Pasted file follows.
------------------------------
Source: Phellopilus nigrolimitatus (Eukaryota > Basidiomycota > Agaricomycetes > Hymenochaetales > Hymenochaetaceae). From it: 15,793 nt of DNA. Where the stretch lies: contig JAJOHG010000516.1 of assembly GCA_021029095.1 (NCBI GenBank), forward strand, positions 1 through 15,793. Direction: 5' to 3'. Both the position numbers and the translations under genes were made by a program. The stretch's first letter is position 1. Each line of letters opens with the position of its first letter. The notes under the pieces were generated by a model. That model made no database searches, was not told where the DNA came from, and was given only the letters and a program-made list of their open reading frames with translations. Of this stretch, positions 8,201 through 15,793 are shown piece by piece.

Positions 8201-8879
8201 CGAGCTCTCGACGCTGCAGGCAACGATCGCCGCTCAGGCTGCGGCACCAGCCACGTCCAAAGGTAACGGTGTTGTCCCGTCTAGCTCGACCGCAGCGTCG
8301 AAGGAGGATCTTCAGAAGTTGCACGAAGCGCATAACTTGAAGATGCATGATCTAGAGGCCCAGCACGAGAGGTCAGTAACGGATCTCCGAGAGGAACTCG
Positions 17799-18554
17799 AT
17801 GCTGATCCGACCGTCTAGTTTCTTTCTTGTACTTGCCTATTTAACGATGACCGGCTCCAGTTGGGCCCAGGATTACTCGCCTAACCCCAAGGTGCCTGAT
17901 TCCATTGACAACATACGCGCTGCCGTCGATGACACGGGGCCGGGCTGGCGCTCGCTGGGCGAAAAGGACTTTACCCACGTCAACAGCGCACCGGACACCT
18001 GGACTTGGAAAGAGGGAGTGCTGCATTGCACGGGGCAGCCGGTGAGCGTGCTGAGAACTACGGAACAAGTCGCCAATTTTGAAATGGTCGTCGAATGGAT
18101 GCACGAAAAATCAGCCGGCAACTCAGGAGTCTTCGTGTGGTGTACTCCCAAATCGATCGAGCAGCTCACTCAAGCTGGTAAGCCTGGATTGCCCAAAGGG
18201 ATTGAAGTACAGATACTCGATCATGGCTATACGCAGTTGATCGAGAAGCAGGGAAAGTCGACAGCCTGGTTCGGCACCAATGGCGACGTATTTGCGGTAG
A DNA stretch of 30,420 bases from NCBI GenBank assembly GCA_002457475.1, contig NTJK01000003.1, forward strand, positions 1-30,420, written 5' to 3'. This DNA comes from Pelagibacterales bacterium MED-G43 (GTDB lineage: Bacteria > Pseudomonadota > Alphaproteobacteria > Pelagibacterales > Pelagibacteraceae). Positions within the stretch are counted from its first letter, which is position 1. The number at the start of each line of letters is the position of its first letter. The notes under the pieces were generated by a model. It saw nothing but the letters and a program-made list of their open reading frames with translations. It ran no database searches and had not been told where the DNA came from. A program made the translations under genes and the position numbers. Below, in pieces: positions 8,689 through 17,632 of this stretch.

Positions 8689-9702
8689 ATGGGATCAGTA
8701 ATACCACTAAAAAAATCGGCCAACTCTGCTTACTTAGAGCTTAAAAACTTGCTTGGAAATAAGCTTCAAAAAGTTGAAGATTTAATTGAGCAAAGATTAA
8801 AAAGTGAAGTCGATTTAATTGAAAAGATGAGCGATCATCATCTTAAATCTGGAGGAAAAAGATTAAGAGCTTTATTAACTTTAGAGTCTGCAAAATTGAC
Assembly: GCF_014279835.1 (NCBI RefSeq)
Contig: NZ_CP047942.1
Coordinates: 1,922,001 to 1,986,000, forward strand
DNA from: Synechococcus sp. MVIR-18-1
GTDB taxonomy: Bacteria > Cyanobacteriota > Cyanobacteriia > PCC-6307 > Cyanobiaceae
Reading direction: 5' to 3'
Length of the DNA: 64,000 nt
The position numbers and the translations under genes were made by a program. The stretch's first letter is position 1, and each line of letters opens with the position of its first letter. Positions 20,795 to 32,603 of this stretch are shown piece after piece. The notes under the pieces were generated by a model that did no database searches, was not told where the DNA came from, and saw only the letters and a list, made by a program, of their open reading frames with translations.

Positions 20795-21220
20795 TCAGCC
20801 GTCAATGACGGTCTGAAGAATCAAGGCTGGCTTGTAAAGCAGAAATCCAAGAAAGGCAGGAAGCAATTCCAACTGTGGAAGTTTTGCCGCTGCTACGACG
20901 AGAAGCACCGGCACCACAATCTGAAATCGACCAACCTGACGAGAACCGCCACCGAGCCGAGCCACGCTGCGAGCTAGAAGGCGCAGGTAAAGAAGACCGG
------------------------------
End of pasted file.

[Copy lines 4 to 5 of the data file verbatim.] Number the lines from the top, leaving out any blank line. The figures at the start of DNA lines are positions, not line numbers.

8301 AAGGAGGATCTTCAGAAGTTGCACGAAGCGCATAACTTGAAGATGCATGATCTAGAGGCCCAGCACGAGAGGTCAGTAACGGATCTCCGAGAGGAACTCG
Positions 17799-18554